• GDP has grown only 1.6% over the past 12 months; below the 2% level many had hoped for and much less than the 3% rate the economy averaged between 1950 and 2000.

A Warning on Hospitals; What Happens to the “Unmerged”?

Healthcare Note: For those of you with exposure in the sector, courtesy of John Mauldin, ‘The New Normal of Healthcare Spending’, June 28, 2014:

“I still think the next shoe to drop may be in the third and fourth quarter when hospitals begin to realize that they have significant cash-flow problems. Estimates are that we have about 10% too many hospitals, and the creative destruction of the new healthcare system is going to relieve us of that excess. Only the strong and well-managed will survive.”

The last several years has seen many mergers in the municipal health care space as larger providers build scale and smaller providers realize that success in the post-ACA world will likely involve capital demands, systems and efficiencies they can’t provide themselves. Mr. Mauldin’s pessimism highlights the perils that face the small healthcare providers in competitive markets who have not yet found a merger dance partner.

Payrolls Surprise to the Upside; Drilling Deeper Reveals Variability in State and County Labor Markets

Last week’s non-farm payrolls release was surprisingly strong at the headline level. A closer look at employment statistics at the State and local level reveal wide differences across the country. The most recent State level unemployment rate illustrates this dispersion.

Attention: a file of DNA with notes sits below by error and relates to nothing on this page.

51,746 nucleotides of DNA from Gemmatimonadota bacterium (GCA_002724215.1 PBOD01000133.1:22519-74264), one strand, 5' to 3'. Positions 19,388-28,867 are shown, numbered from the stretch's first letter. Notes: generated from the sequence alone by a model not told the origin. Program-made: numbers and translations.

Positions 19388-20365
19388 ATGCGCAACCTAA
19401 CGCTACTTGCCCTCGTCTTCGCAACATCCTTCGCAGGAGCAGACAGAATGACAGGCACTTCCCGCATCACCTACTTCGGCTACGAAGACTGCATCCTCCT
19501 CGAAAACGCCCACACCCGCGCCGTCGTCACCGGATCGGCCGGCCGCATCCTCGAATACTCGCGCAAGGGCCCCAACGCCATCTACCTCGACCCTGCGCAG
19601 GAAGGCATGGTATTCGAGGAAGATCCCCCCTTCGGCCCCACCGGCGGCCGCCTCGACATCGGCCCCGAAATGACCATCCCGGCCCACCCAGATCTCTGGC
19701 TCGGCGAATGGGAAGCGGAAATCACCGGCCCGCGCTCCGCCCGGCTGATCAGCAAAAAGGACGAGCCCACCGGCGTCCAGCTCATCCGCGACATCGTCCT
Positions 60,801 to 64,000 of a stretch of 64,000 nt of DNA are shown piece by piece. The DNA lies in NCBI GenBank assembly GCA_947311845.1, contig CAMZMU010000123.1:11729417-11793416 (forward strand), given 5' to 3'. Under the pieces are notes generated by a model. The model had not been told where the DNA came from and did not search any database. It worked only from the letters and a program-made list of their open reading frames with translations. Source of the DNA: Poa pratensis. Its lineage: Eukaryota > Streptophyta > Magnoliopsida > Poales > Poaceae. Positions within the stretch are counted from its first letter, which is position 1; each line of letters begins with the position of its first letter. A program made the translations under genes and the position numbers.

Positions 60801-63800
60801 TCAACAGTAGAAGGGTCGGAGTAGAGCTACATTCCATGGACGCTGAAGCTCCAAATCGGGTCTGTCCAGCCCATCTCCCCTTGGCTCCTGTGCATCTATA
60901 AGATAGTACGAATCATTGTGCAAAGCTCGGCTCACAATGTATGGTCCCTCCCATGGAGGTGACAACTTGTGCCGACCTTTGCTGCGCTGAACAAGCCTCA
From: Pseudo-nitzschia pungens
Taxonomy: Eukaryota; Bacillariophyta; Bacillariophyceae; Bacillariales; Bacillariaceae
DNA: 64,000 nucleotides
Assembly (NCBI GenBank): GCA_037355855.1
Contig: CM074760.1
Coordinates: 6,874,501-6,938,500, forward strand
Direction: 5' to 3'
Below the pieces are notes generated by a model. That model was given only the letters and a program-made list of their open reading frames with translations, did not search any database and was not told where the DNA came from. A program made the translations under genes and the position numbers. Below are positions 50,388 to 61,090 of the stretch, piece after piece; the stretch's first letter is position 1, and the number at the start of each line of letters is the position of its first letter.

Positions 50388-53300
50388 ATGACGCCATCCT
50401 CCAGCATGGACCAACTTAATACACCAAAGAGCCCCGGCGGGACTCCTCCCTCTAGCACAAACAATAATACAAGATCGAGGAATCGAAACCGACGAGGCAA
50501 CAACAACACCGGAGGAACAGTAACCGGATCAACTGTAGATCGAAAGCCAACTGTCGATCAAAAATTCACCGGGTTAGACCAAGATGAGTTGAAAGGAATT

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The list of States with the highest unemployment rates (yellow bars) includes several of particular interest to muni bond investors: Nevada, Michigan, Illinois, California and Connecticut. New Jersey’s presence on this list serves as a reminder that the challenge of solving the pension problem discussed above is complicated by an economy that continues to lag.

Drilling down to the county level also shows substantial differences. A look at the 50 largest counties by population reveals that Los Angeles has exhibited above average job growth during the last year. While Los Angeles contains 3.1% of the national population, it has accounted for 4.7% of national job growth since May 2013.

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Despite this strong job growth, the unemployment rate in Los Angeles remains high at 8%. In addition to Los Angeles, other job growth over-achievers are Harris County, TX and Maricopa County, AZ. A notable under-achiever is Cook County, IL. Cook and Los Angeles offer an interesting contrast. Los Angeles’s DIVER Geo Score is 8.2, while Cook’s is 2.7. Cook’s peak unemployment level for this cycle was lower than Los Angeles’s (11% vs. 12%). By May of 2013 their unemployment rates were the same (10%). Currently, Cook’s unemployment rate is lower than Los Angeles’s (7.6% vs. 8%), but this is misleading. Cook’s job growth has been lackluster; the improvement in the unemployment rate is due to a shrinking labor force. The size of Cook’s labor force has declined by -1.5% over the last year. Los Angeles’s labor force has grown slightly (+.14%), while Harris (+1.6%) and Maricopa (+1%) have both experienced strong growth.

All this leads back to a point we have made time and time again – the need to look at the underlying economic and demographic data for the municipalities where you or your clients hold bonds. Examining this data on a regular basis can unearth both risks and opportunities.

This week, Gregg, Tim and Pete will be in NYC on Tuesday and Mark will be in NYC Wednesday.

Have a great week,


Gregg L. Bienstock, Esq. & Michael Craft